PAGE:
It wasn’t surprising that Western journalists would react with doom-and-gloom when the Ebola outbreak began in West Africa. Or that the crisis would not be treated as a problem confronting all humanity — a force majeure — but as one of “those diseases” that afflict “those people” over there in Africa. Most Western media immediately fell into fear-mongering. Rarely did they tell the stories of Africans who survived Ebola, or meaningfully explore what it means to see your child or parent or other family member or friend be stricken with the disease. Where are the stories of the wrenching decisions of families forced to abandon loved ones or the bravery required to simply live as a human in conditions where everyone walks on the edge of suspicion?
Instead, we have been given news from “the frontlines of Ebola” and “the war on Ebola,” video clips with somber narrators and eerie soundtracks and photographs that capture only sadness and hopelessness, all without the necessary human context. We have seen endless images of Westerners, covered head to toe, amid crowds of healthy-seeming onlookers; given such presentations, it is no surprise that people would begin to think that Ebola is an airborne contagion that might get on a plane and travel around the world, infecting people on its own. Or that all Africans are potential carriers.
Once again, sensationalism and generalization seem to be the only ways that Africa can be presented in the West. Once again, my country, Sierra Leone, along with Liberia, Guinea and, as far as some are concerned, the entire African continent, makes news because of a crisis. Is this the only time we are relevant? Why is it that, once again, even those who have never set foot on our continent seem to think they know all about us?
Given our interconnected world, it’s no longer possible to excuse such treatment as a lack of access to the facts. So what is the explanation? To borrow the words of Nigerian novelist Chinua Achebe, “Quite simply it is the desire — one might indeed say the need — in Western psychology to set Africa up as a foil to Europe, as a place of negations at once remote and vaguely familiar, in comparison with which Europe’s own state of spiritual grace will be manifest.”
This thinking is so deeply entrenched in the minds of people in the West that it has become a reflex. Still, the ways in which Africans are portrayed as less human have not lost the power to shock. Each new crisis, it seems, offers a platform for some to exercise their prejudices.
Yes, there is an Ebola crisis in West Africa. Yes, some governments, including mine, along with most international organizations whose task it is to assist in dealing with such calamities, haven’t properly dealt with it. But the way Western media framed the crisis to the world hasn’t helped. While of course precautions must be taken, the hysteria and hyperbole have led to an unnecessary isolation that is making the outbreak more difficult to address.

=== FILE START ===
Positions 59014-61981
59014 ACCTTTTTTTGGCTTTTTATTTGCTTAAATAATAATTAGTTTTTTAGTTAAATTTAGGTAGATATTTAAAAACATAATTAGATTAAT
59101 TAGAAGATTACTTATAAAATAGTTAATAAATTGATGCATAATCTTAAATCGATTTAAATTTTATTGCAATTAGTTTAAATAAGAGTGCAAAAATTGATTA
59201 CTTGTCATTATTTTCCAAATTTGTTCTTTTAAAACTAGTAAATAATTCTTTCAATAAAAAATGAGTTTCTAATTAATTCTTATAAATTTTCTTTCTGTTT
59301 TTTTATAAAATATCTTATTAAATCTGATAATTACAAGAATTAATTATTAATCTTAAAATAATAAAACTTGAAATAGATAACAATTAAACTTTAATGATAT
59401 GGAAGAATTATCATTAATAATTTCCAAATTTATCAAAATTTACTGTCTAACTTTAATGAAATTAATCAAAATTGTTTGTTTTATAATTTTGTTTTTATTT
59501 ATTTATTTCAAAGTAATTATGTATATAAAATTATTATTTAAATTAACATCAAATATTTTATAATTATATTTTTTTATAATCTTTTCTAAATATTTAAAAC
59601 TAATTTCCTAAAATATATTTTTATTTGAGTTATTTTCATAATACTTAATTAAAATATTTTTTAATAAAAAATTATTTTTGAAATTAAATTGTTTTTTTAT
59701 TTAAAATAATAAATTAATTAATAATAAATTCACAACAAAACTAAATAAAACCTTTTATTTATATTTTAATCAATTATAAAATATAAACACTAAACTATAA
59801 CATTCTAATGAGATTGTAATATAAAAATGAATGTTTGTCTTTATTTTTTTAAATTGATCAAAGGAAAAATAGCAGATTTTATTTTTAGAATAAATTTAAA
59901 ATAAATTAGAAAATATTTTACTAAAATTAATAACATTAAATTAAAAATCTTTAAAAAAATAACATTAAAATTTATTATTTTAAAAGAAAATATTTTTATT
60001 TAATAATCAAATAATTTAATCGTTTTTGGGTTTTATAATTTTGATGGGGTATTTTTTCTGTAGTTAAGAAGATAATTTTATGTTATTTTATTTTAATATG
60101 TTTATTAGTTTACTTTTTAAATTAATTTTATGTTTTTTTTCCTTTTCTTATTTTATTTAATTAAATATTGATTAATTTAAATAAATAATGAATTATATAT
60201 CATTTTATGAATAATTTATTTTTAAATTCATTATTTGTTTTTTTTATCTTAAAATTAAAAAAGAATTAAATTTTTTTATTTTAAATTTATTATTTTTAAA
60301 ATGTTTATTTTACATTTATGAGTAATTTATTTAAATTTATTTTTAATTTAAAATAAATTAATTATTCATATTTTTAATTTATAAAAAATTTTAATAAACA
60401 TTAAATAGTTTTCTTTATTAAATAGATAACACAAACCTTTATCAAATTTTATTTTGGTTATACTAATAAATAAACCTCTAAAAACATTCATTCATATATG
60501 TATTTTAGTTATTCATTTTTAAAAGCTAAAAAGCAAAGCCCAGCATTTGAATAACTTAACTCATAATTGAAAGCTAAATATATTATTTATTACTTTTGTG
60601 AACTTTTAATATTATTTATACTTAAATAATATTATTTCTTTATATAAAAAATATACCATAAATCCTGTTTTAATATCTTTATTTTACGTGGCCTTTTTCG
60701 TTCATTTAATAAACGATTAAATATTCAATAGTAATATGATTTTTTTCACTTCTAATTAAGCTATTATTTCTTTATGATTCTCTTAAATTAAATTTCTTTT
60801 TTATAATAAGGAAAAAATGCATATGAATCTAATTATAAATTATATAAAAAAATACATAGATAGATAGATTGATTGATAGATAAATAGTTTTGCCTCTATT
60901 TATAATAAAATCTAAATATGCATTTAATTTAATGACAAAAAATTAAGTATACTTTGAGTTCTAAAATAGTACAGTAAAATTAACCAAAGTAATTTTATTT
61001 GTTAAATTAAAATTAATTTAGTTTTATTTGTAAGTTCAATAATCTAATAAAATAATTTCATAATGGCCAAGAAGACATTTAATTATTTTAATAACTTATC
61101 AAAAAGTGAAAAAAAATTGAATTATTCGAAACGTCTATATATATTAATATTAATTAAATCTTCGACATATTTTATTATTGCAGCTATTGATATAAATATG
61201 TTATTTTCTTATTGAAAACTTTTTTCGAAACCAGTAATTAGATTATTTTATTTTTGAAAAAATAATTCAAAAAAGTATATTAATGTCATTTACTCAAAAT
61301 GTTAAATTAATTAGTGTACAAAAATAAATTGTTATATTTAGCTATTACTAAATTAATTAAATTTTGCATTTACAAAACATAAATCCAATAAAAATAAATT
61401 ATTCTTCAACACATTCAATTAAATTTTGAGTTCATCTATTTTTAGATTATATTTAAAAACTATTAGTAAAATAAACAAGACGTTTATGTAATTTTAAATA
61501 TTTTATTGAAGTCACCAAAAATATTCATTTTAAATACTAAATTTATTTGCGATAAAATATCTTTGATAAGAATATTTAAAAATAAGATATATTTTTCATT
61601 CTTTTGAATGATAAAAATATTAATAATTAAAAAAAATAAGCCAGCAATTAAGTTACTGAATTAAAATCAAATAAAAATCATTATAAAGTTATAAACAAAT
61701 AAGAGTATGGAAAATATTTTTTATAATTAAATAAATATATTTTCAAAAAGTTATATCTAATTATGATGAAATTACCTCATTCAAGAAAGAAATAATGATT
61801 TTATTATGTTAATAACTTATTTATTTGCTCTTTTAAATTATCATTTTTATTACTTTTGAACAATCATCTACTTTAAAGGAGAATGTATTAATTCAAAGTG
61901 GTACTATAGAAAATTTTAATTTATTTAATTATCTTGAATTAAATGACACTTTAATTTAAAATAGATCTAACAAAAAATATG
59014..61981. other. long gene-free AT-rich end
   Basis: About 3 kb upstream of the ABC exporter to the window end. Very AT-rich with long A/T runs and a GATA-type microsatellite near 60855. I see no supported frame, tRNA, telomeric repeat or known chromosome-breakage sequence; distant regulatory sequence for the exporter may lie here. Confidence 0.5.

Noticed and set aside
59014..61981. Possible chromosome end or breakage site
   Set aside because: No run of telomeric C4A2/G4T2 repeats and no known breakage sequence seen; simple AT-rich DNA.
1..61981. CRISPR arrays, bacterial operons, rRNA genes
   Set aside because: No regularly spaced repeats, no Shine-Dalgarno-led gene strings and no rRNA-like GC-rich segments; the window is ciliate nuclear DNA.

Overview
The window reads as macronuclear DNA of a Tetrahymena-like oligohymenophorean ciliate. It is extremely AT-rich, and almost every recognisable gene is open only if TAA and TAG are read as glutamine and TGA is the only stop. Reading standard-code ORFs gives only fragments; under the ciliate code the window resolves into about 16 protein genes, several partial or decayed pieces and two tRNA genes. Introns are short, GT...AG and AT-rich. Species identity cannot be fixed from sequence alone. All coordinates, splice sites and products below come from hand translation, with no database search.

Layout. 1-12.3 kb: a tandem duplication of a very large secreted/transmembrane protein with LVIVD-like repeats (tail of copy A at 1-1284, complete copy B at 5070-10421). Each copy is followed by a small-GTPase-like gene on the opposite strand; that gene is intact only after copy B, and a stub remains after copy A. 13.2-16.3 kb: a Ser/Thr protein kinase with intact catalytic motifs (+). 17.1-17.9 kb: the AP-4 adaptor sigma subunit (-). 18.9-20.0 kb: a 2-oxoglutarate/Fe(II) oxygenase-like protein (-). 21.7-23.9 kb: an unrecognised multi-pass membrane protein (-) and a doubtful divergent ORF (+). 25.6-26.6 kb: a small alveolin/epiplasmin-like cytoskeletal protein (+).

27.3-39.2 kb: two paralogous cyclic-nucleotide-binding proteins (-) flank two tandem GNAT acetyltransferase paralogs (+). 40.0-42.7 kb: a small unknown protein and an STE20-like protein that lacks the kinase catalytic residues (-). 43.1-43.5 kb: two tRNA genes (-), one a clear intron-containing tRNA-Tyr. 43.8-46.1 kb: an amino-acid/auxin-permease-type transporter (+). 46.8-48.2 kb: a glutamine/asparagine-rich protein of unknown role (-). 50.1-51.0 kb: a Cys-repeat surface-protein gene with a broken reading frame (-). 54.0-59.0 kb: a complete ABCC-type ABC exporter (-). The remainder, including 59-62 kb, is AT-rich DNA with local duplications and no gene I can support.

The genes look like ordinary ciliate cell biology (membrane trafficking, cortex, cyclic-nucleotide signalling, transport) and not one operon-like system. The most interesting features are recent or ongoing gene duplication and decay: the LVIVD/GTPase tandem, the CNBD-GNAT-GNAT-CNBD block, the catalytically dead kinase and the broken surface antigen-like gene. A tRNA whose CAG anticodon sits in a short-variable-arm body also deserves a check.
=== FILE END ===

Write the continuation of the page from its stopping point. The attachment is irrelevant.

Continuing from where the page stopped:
The hysteria is also fueling racism beyond the continent. In Germany, an African woman who recently traveled to Kenya — far from the affected countries — fell ill with a stomach virus at work; the entire building was locked down. In Brussels, an African man had a simple nosebleed at a shopping mall, and the store where it happened was sterilized. In Seoul, a bar put up a sign saying, “We apologize but due to the Ebola Virus we are not accepting Africans at the moment.” Here in the United States, each time I have been to a doctor’s office since the outbreak, I have noticed an anxious look on the faces of the assistants that dissipates only when I say that I haven’t been to my country recently.
For Western media, this is just another one of those stories about the “killer virus” and the “poor Africans” who must once again be saved and spoken for by Westerners. And, always, there is the most important question: Will the virus come to the United States or Europe?
Western survivors of Ebola are given heroic adulation, while Africans who get the disease are spoken off with hopelessness and horror. Where is the reporting we need about why the affected population has, in some cases, not been cooperative with health workers and their governments? The implication has been that they should do so without reservation, again making Africans seem unreasonable, unintelligent and unaware of the seriousness of the situation.
But many West Africans’ experiences with international organizations and governments haven’t been positive; they know firsthand that governments do not always have their interests at heart. Hence the distrust. Likewise, the international agencies that arrived during and after the wars in Sierra Leone and Liberia have not significantly improved the lives of the population, and they do not enjoy the faith of the people.
If you are reading this and believe you do not think about us the ways I have described, ask yourself the following questions: When was the last time you saw, and took the time to read, a positive front-page article about an African country? Have you ever met someone from Africa and decided to tell her what you know about her country and her continent, even if you have never been there? Have you ever noticed yourself speaking slowly and using exaggerated gestures while talking to someone from Africa, assuming that he doesn’t understand English well?
Once again, we are a place of fear and misunderstanding. I am not hopeful that Western thinking about Africa will change anytime soon, but it must be challenged. Silence only leads to continued dehumanization and further acceptance by future generations in the West.